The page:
The Holodeck

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Fuzzy, I’ve heard so many of you ask over the years, I wish you and Erica would go on a podcast fairly unprepared and rant about the Holodeck on Star Trek. Your prayers, my friends, have been answered. Erica and I recorded an episode of Space Lincoln back in December that has finally dropped.

The Jamie Campbell bit I mention can be heard in the track “Time Travel” on his album Stocking Stuffer. (iTunes Amazon)

Space Lincoln Episode 28: The Holodeck:

Glasses

I wore glasses from nine or ten (I asked my mom last night and she couldn’t remember either) until I was 37 and then robots shot lasers into my eyes and suddenly I could see. At my very last checkup for my LASIK, my doctor said something like “at this point, you can act as though your eyes have always been like this and you won’t need to get eye checkups until you’re 40 and need reading glasses like everyone”.

I was a little offended. Like everyone? I’m not everyone—I just had robots shoot lasers into my eyes! Doesn’t that take care of that?

It does not. But it wasn’t at 40, it was this year. And it wasn’t just close reading, which seemed to be worst in the morning as I woke up, and worst in my left eye, but also distance, which seemed to be worst in my right eye. I gave in and went and got an eye exam and got told that while the LASIK had fixed my myopia and they had taken a stab at my astigmatism, the latter could sort of come back. (Don’t quote me on my half-remembered explanation from my eye doctor.) And the reading problems were classic “getting old”.

So, I got myself some glasses. I don’t need them all the time—I forgot them the other day and worked just fine all day, and I never wear them running. But it’s interesting dipping back into the world of “sticking a device on your face” when that was such a part of my life for so many years, and then suddenly wasn’t for the last nine.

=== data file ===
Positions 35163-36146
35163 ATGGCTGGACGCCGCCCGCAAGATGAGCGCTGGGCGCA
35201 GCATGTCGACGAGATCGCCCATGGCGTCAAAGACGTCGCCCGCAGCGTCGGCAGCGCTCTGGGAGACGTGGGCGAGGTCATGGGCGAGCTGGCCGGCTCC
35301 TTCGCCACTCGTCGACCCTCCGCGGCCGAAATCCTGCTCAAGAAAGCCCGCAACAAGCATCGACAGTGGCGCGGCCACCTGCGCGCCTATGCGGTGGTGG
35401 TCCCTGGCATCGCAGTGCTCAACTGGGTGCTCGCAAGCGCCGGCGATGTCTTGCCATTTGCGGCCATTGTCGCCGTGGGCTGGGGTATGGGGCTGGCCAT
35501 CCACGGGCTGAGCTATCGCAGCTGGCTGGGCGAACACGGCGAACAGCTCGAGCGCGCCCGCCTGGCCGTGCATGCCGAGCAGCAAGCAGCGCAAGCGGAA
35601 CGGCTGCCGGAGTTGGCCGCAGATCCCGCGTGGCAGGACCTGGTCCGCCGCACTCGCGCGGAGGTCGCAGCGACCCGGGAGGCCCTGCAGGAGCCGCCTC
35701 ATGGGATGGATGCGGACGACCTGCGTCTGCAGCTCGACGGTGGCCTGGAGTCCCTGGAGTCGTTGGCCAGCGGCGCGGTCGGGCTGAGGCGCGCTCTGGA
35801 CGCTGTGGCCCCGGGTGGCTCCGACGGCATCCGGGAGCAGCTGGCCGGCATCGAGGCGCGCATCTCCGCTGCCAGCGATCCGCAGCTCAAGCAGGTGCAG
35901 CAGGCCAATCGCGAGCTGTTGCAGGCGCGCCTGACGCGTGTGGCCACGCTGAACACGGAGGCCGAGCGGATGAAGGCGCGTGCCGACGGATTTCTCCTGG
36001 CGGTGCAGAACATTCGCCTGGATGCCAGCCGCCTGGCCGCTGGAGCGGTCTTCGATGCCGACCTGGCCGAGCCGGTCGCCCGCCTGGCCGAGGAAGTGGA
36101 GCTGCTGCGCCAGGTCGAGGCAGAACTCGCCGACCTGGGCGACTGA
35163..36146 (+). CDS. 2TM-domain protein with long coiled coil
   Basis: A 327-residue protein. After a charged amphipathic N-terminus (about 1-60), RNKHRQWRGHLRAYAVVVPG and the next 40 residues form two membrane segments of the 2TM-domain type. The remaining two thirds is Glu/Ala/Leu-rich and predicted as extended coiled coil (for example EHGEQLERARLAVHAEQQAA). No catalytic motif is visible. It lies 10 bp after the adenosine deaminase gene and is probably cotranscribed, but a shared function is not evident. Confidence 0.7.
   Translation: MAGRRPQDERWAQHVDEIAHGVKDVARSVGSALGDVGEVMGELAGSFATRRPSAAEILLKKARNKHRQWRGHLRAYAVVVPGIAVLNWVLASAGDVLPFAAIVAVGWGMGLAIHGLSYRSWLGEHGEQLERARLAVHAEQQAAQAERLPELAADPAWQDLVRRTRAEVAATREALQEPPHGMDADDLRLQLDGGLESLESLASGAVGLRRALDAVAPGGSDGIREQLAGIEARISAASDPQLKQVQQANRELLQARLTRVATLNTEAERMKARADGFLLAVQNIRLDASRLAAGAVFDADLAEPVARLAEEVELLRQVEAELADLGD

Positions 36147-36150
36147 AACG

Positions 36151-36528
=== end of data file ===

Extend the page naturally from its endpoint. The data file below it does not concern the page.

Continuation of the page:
Ten years ago, I had been wearing glasses for 25 years and so I think I had settled on a style of glasses called “please ignore that I am wearing glasses”. This time around, it’s fresh enough that I decided to go for “why yes, I am wearing glasses!” glasses.

Fuzzy

Fuzzy wears glasses again.

Ravenswood Run 5K 2016 / Reverse Run

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The Ravenswood Run is one of my favorite neighborhood runs—especially since I’ve spent enough time in Ravenswood/Lincoln Square that it feels like it is my neighborhood. I’ve run it enough times that doesn’t really feel like there any surprises waiting for me on the course, but it’s a comfortable start to the racing season.

This year it was good that there were no surprises because I was running with Shaun who was taking Stella out in a running stroller for her first organized race. I wasn’t even driving the thing and I felt like I had to keep an eye on it the whole time. Maybe that’s on me, but the race this year was mostly about Shaun trying to maneuver the stroller through the crowd at a reasonable pace without danger to Stella or anyone else. I don’t want to complain too much about a “neighborhood race”, which I guess should be closer to a fun run than a serious competition, but the race organizers didn’t enforce strict corrals (it was only 2500 runners) they provided some self-organization signage (“10:00/mile pace”, etc.) which everyone happily ignored. Or they’re unreasonably optimistic about their race speeds? If you don’t know, people, maybe stick to the back? Keep moving and get out of the way, as the saying goes.